British Blooms at Kew Royal Botanic Gardens

My plan, upon finding myself in London with a day off, was to indulge my inner Downton Abbey fan with a trip to Highclere Castle. The Jacobethan “country home” that housed the fictitious Grantham clan was, however, closed until spring so I decided to trudge from my friend’s flat in Barnes along the Thames footpath to the Royal Botanic Gardens at Kew instead.

As devoted anglophile, I hoped to find the sort of quintessential Englishness that one expects to encounter at Harrod’s or Buckingham Palace. As a relatively recent devotee to amateur gardening of the rather hopeless variety I hoped to find inspiration. I was not disappointed on either account.

Royal residencies in nearby Richmond date back to 1299 but it wasn’t until 1772 that the royal estates of Richmond and Kew were combined, laying the groundwork for what would become Kew Gardens. Lord Capel John of Tewkesbury created an exotic garden that was later enlarged by Augusta, Dowager Princess of Wales and George III (perhaps best known to Americans as the condescending comic relief in Broadway’s Hamilton), created a nursery for royal offspring at the red brick “Dutch House” overlooking the Thames, now known as Kew Palace.

The grounds became a national botanic garden in 1840 and joined UNESCO’s list of World Heritage Sites in 2003. Suffragettes Olive Wharry and Lilian Lenton burned down its Tea House in 1913 while Diana, Princess of Wales opened a greenhouse conservatory containing ten different climatic zones in 1987.

More importantly perhaps, Kew remains a leader in research on plant science and conservation policy, partnering with over 400 institutions worldwide.

Of course, you don’t need to know any of this to enjoy an afternoon’s stroll, and I didn’t.

Arriving by foot at Victoria Gate, one of three main entrances including Elizabeth Gate to the east and Lion Gate to the west, I found myself chuckling at a sandwich board just outside the Oddbins (Britain’s answer to Wine and Spirits) that reminded visitors that yes- wine is allowed at the Gardens. Not wanting to picnic on my own, I carried on, helped myself to a map in the visitor center housed in the Victoria Plaza Café and Shop, and decided to follow the advice of the woman behind the counter who declared that the magnolia trees were not to be missed.

Unfortunately many of the more impressive architectural features of the gardens, including the foreboding Temperate House and the intriguing 18th-century Pagoda (the first exact replica to be found on British shores) were closed for renovation. I was also a few days too early in the season to see Queen Charlotte’s cottage or George III’s Kew Palace (both open April 1) but wandering through the gardens with my camera still turned out to be one of my enjoyable afternoons in London.

The Treetop Walkway, which opened in 2008, gives visitors a bird’s-eye view of the surrounding landscape from within the canopy of lime, sweet chestnut and oak trees. Pace yourself if you take the stairs (it’s nearly 60 feet up) or avail yourself of the elevator instead.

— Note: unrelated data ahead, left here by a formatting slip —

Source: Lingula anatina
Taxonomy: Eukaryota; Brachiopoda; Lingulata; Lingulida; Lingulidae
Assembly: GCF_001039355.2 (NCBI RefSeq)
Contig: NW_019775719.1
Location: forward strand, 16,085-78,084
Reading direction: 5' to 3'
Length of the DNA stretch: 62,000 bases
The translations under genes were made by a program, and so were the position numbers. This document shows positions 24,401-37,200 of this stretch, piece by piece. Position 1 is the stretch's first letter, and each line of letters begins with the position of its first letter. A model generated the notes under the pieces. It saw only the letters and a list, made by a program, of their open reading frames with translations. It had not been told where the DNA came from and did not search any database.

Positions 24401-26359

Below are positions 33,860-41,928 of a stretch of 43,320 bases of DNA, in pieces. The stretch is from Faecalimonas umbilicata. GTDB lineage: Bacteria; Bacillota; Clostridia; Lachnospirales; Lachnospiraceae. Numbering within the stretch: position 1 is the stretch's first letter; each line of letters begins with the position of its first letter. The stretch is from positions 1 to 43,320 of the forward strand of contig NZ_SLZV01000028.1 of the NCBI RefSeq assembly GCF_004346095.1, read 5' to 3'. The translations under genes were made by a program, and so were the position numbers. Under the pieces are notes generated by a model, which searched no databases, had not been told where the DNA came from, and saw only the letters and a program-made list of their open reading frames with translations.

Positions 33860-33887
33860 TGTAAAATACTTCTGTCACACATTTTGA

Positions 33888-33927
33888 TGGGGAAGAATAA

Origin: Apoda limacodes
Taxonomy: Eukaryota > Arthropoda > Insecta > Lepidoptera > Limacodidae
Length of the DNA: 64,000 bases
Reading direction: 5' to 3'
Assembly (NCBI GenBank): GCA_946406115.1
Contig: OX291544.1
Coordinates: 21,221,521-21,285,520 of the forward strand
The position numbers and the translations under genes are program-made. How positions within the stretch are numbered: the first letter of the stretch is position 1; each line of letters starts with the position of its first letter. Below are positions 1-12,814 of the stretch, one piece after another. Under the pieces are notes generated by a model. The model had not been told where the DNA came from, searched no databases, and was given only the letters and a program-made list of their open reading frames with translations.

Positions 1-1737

At the Sackler Crossing over Kew’s Lake, you just might forget that you’re still in London. The site is popular with tourists, locals and the recently engaged alike, so watch out for starry eyed couples and their photographers in tow.

Halfway between the Crossing and the Thames, you’ll stumble upon the Minka House and Bamboo Garden. Although a bit musty inside, the Minka House offers an intimate look into Japanese vernacular architecture. Originally owned by the Yonezu family, the home was dismantled and shipped to Kew, where it was reassembled as part of the Japan Festival in 2001.

I enjoyed exploring the gardens on my own but free walking tours are available most days, including an Introduction to Kew Gardens at 11:00am and 1:30pm. Kew also offers a hop-on, hop-off tour for an additional fee; the tram departs from the Victoria Gate every half hour during the high season and every one hour in late February.

And now: the magnolias. They were every bit as splendid as I’d been led to believe. Pale pinks and deep magentas dotted the landscape, their huge flowers already in full blown and petals beginning to drop like fairy-winged snowflakes.

To get to Kew Gardens, take the District Line or the London Overground to Kew Gardens Station. Grab a bottle of wine at Oddbins, a quick cuppa at Starbucks or one of the local cafés, and plan to end your visit at The Orangery, where you can enjoy a snack just inside the garden near the Elizabeth Gate. And don’t forget the gift shop, just remember that you can’t take any of the tempting seedlings out of the country and you might find the odd peacock among the shoppers.

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About the author: Kat Richter

Kat Richter is a cultural anthropologist and freelance writer who suffers from acute wanderlust and an obsession with all things foreign. She completed her first solo backpacking trip at 17 and has lived in both London and Oxford (which might explain why she is still mourning the marriage of Prince William). While not off gallivanting, Kat divides her time between writing and teaching in the City of Brotherly Love, Philadelphia. Her award-winning blog can be found at www.fieldworkinstilettos.com.

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